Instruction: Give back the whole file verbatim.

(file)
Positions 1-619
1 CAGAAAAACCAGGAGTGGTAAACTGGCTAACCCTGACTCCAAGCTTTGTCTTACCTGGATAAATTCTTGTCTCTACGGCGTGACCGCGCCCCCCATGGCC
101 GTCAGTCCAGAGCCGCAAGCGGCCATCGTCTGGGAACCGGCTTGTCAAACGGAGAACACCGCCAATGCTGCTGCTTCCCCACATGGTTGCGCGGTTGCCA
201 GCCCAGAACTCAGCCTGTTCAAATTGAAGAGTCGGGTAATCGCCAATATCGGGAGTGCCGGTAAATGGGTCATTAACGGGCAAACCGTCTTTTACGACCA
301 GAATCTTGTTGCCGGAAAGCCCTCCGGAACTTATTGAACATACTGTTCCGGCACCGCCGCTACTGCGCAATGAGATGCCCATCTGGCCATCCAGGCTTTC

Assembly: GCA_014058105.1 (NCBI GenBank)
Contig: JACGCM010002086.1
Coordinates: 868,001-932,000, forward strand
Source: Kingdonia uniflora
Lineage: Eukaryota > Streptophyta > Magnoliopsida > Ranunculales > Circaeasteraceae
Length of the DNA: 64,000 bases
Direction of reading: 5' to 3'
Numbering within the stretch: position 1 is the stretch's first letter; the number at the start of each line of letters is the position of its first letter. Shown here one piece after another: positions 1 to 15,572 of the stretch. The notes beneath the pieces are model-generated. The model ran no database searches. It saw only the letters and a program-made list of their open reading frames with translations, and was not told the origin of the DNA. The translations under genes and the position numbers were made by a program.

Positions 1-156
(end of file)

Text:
Positions 1-619
1 CAGAAAAACCAGGAGTGGTAAACTGGCTAACCCTGACTCCAAGCTTTGTCTTACCTGGATAAATTCTTGTCTCTACGGCGTGACCGCGCCCCCCATGGCC
101 GTCAGTCCAGAGCCGCAAGCGGCCATCGTCTGGGAACCGGCTTGTCAAACGGAGAACACCGCCAATGCTGCTGCTTCCCCACATGGTTGCGCGGTTGCCA
201 GCCCAGAACTCAGCCTGTTCAAATTGAAGAGTCGGGTAATCGCCAATATCGGGAGTGCCGGTAAATGGGTCATTAACGGGCAAACCGTCTTTTACGACCA
301 GAATCTTGTTGCCGGAAAGCCCTCCGGAACTTATTGAACATACTGTTCCGGCACCGCCGCTACTGCGCAATGAGATGCCCATCTGGCCATCCAGGCTTTC

Assembly: GCA_014058105.1 (NCBI GenBank)
Contig: JACGCM010002086.1
Coordinates: 868,001-932,000, forward strand
Source: Kingdonia uniflora
Lineage: Eukaryota > Streptophyta > Magnoliopsida > Ranunculales > Circaeasteraceae
Length of the DNA: 64,000 bases
Direction of reading: 5' to 3'
Numbering within the stretch: position 1 is the stretch's first letter; the number at the start of each line of letters is the position of its first letter. Shown here one piece after another: positions 1 to 15,572 of the stretch. The notes beneath the pieces are model-generated. The model ran no database searches. It saw only the letters and a program-made list of their open reading frames with translations, and was not told the origin of the DNA. The translations under genes and the position numbers were made by a program.

Positions 1-156